Tuesday, November 18, 2008

It Seemed Like A Good Idea At The Time...

That the Dallas Mavericks will come to regret trading Devin Harris and a pair of 1st round picks (2008 & 2010) to the New Jersey Nets in exchange for Jason Kidd is a given, but consider the following for some added perspective:
  • Kidd has produced pretty similar rebound and assist numbers in Dallas’ 3 wins (7 ppg, 7.7 rpg, 8.7 apg), and their 7 losses (11.8 ppg, 6.8 rpg, 8 apg), but did you know that he’s shot less than 40% (8-27 total) in each of the Mavs’ wins, and at least 50% in each of their losses? I have no idea what to do with that information, but I though it was interesting.
  • New Jersey is 4-2 and averaging 102 points per game with Devin Harris in the lineup, and 0-3, averaging 87 a night without him. In the team’s four wins, Harris is averaging 28.5 ppg and 13.5 FTA/g (88.6% FT% this season); those numbers jump to 33.7 ppg and in the 17.3 FTA/g (45-for-50) in Harris’ last three games, all Nets victories.
  • By trading Harris for Kidd, the Mavs thought they were acquiring a superstar point guard to help them make one more run at the title they fumbled away in 2006, and to then provide over $20 million worth of cap relief after this season. Instead, they are looking more and more like a lottery team (without a first-rounder in 2008 or 2010), have alienated one of their veteran leaders (Jerry Stackhouse) and have an owner who’s been indicted by the Feds, none of which are likely to work in their favor when Dirk Nowitzki opts out following the 2009-10 season.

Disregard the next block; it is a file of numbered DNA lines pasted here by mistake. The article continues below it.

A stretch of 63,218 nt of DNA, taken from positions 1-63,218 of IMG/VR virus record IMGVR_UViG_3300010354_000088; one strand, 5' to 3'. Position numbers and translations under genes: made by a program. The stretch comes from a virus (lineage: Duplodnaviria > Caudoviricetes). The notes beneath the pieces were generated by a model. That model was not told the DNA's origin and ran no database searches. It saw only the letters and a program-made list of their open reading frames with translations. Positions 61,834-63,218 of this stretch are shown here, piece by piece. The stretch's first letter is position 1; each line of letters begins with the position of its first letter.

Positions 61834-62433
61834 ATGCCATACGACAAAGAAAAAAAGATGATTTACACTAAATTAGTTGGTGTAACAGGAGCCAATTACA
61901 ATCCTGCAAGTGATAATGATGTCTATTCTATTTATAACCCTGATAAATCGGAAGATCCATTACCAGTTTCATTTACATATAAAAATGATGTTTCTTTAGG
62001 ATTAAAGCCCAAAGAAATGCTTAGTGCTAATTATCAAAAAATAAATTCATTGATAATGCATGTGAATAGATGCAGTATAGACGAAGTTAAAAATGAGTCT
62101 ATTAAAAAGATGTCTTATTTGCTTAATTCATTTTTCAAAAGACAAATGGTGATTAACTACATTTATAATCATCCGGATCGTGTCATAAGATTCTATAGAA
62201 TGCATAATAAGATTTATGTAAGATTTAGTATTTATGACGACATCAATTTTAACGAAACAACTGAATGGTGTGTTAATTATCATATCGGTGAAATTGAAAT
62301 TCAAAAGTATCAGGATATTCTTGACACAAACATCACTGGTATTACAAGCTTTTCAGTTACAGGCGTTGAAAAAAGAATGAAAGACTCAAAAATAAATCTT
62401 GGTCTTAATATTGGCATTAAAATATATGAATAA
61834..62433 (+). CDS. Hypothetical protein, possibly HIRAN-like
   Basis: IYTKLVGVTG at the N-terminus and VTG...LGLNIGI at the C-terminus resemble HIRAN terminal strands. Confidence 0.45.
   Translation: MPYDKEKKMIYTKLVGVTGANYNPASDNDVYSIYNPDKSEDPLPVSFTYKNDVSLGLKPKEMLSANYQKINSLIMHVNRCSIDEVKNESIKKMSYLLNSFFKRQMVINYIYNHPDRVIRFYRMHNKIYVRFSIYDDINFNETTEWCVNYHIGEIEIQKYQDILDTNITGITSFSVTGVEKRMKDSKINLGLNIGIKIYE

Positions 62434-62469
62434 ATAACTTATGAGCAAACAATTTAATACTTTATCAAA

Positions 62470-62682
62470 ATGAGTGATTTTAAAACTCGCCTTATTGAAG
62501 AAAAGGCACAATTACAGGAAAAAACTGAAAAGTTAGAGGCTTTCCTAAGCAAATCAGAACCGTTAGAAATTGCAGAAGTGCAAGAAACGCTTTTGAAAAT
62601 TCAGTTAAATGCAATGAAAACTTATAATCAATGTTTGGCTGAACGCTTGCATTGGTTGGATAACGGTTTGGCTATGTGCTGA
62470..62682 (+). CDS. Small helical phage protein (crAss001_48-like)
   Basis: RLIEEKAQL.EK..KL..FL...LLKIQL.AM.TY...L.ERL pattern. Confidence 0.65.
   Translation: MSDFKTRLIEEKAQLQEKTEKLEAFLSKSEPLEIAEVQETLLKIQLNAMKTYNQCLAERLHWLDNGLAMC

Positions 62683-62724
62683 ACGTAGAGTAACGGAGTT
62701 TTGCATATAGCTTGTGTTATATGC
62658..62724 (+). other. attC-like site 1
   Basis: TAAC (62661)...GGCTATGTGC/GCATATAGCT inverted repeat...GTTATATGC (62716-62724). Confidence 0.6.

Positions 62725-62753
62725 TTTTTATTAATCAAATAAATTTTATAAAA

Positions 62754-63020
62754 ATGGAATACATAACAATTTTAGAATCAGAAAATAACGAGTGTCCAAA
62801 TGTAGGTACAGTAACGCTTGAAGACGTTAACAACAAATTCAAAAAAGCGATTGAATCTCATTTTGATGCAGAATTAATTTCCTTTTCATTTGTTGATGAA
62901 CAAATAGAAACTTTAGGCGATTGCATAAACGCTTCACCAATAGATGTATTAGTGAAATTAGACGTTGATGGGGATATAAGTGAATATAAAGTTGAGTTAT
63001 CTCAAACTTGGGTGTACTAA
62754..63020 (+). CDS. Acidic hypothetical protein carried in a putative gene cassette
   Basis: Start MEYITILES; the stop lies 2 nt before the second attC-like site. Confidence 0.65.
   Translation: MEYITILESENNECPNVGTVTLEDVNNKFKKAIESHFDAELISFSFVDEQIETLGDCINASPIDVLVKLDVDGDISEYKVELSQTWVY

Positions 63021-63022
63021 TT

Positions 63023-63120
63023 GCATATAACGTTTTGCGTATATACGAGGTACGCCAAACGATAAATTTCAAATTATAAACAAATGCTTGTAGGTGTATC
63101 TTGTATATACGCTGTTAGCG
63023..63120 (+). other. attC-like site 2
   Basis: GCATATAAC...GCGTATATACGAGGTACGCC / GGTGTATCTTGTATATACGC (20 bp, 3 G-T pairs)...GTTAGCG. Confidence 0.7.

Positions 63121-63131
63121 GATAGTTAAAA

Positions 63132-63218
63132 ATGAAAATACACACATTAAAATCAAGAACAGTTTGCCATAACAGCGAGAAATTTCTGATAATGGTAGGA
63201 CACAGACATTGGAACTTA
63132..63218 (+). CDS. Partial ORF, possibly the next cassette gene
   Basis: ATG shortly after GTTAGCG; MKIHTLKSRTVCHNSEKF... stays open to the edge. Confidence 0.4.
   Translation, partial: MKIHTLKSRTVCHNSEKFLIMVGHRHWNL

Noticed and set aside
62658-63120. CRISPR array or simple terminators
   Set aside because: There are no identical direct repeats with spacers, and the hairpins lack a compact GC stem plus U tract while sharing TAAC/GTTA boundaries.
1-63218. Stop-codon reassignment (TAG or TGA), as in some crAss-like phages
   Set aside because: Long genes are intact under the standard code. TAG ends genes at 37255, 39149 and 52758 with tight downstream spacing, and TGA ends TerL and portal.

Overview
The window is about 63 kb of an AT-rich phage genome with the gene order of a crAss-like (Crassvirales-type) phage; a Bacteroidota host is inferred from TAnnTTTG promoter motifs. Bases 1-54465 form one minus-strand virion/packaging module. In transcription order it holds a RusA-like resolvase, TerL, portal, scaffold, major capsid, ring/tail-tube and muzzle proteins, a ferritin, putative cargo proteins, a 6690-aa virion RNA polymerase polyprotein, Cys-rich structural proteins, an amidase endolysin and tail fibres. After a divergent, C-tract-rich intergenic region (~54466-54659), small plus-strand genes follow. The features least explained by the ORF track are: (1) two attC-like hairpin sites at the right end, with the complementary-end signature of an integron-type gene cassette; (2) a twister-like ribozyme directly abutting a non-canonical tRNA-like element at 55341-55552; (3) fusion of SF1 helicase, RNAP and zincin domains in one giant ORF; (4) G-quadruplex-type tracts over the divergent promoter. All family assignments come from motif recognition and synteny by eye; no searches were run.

• Sadly, the Mavs may not even be able to enjoy the cap space freed up by J-Kidd’s expiring contract. Mark Cuban’s indictment promises to be a pretty big distraction for some time- not an attractive selling point for top-flight free-agents. Plus, if this thing leads to an actual trial, and the Feds don’t like to indict people without some sort of a case, you can bet the David Stern and the NBA’s old-guard will demand that Cuban sell the Mavericks. Given the current economic climate, not only would Cuban be forced to accept a fire-sale price for the team, but the lack of available credit will dramatically hurt any potential buyer, unless they are EXTREMELY well-funded.

This really is turning into a catastrophic situation. From a basketball perspective, the Mavs overestimated their contender status, and miscalculated the impact of Jason Kidd- leaving them a worse team in search of a player just like the one they traded away, with two fewer draft picks to use to get him. This season, they were looking like a team in decline, but with a passionate owner with very deep pockets who would make every effort to return them to the top of the league within a few seasons. Mark Cuban’s legal problems, combined with the current economic crisis, have the potential to destroy the Dallas Mavericks, sending this team to bottom of the NBA for a decade or more.

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